Hyponatremia in the Patient With Subarachnoid Hemorrhage

Ellen Dooling; Chris Winkelman

Disclosures

J Neurosci Nurs. 2004;36(3) 

In This Article

Treatment

Once the differential diagnosis is made, treatment can be initiated. While many may believe it is the sole responsibility of the physician or APN to diagnose the hyponatremic patient, it is important for nurses at the bedside to understand and recognize when the diagnosis is not consistent with the clinical picture. Though nurses may not be responsible for ordering the treatment, they are responsible for implementing orders. Failure to recognize the appropriate diagnosis and instituting contraindicated treatments could have calamitous results.

In this scenario C.L. was experiencing CSW. Employing fluid restriction measures, as is sometimes utilized in the SIADH patient, could not only worsen her symptoms of hypovolemia, but also could increase the risk of cerebral vasospasm (Palmer, 2000; Suarez, 2003). In contrast, treating someone with SIADH with normal saline could create a symptomatic lowering of the serum sodium concentration (Palmer, 2000).

Overall, the treatment for hyponatremia after SAH is aimed at restoring normovolemia with normal serum sodium levels. Often if the patient is without symptoms, aggressive treatment is unnecessary, and if it is employed, it could have adverse outcomes (Mayberg et al., 1994; Suarez, 2004). If treatment is warranted, the serum sodium concentration level and the duration of time necessary for a safe decrease will determine the measures taken. Kurokawa et al. (1996) utilized a treatment approach based on the daily balances of fluid and sodium and found that by doing this, there were very few neurological deficits related to ischemia.

In general, patients with CSW will receive an order for intravenous normal saline. Depending on the sodium and fluid balance and the patient's symptoms, hypertonic 3% saline at an initial rate of 25-50 ml/hour, 325 mg salt tablets, and/or 1-2 mg daily of oral fludrocortisone (Florinef) may also be used (Palmer, 2000). Fludrocortisone (Florinef Acetate) treatment is sometimes difficult to use because of slow onset and long duration of action (Diringer, 2001). However, if this treatment option is chosen, careful monitoring is paramount because it has been linked with decreased serum potassium levels, hypertension, and pulmonary edema (Suarez, 2004).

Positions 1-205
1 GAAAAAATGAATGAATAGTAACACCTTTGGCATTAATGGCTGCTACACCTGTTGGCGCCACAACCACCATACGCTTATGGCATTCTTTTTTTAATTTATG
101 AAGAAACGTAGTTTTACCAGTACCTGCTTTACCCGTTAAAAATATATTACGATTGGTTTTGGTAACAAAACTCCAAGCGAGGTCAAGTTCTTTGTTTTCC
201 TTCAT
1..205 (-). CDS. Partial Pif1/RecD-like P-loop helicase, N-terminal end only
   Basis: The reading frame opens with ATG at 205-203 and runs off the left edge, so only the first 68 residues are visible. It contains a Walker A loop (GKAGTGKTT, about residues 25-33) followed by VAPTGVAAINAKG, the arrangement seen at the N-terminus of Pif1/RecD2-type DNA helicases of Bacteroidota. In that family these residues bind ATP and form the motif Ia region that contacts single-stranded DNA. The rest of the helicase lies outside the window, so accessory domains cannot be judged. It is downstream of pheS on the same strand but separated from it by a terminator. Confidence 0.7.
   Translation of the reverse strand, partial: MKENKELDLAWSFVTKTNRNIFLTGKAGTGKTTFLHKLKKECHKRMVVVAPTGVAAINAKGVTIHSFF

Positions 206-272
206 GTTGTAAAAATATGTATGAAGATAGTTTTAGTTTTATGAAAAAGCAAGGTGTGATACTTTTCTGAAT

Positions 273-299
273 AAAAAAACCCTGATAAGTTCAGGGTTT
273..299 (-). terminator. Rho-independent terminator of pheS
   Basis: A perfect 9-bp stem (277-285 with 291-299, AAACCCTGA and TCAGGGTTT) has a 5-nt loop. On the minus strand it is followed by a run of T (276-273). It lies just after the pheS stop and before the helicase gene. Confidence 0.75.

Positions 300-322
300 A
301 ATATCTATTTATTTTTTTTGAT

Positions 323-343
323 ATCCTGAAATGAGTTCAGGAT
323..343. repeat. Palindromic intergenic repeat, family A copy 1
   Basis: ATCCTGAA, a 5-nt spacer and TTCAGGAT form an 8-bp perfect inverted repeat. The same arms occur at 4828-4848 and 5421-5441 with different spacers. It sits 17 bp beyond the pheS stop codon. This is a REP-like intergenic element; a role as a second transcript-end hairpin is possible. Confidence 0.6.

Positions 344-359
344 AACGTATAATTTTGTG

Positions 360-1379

In SIADH, the preferred treatment in the general population is fluid restriction (Palmer, 2000). However, in patients with aneurysmal SAH, great care must be taken because of the risk of vasospasm in these patients. One study found an increased incidence of infarction in patients treated for supposed SIADH with fluid restriction (Wijdicks, Vermulean, Hijdra, & van Gijn, 1985). Other types of treatment include the infusion of hypertonic saline in conjunction with loop diuretics.

Regardless of the disorder and the treatment to be used, serum sodium levels should be corrected slowly. If too rapid correction of serum sodium occurs, the patient is placed at risk for developing central pontine myelinolysis (Braunwald et al., 2001, Suarez, 2004). Central pontine myelinolysis is a disorder in which the patient may present with confusion, dysarthria, gaze disturbances, quadriplegia, and pseudobulbar palsy as a result of demyelination in the base of the pons (Braunwald et al., 2001). To prevent this complication, serum sodium concentration levels should not be corrected at a rate exceeding 1.3 mEq/L/hour with a total correction of no more than 10 mEq/L in 24 hours, and sodium levels should be checked frequently throughout treatment. In this scenario, C.L. was treated initially 3% hypertonic saline at 30 ml/hr for 12 hours and then with normal saline at 125 ml/hr. Since C.L. was not yet experiencing neurological deficits related to the sodium deficit, an assessment alone would not be helpful in determining improvement. Also, due to the danger of central pontine myelinolysis, this would not be a safe approach. Therefore, serum sodium levels were checked every 6 hours for the first 24 hours and then every 12 hours until the sodium level was within normal levels. For this patient, the sodium gradually increased to normal levels over a period of 48 hours. The patient did not experience any side effects from the treatment prescribed. The sodium did decrease slightly before it began to improve; however, the patient remained without neurological deficits. If C.L. had been symptomatic, the frequency of laboratory assessment would be every 4 hours for 24 hours or until the symptoms resolved. Then monitoring would be every 6 hours for the next day and then every 12 hours until normalized.

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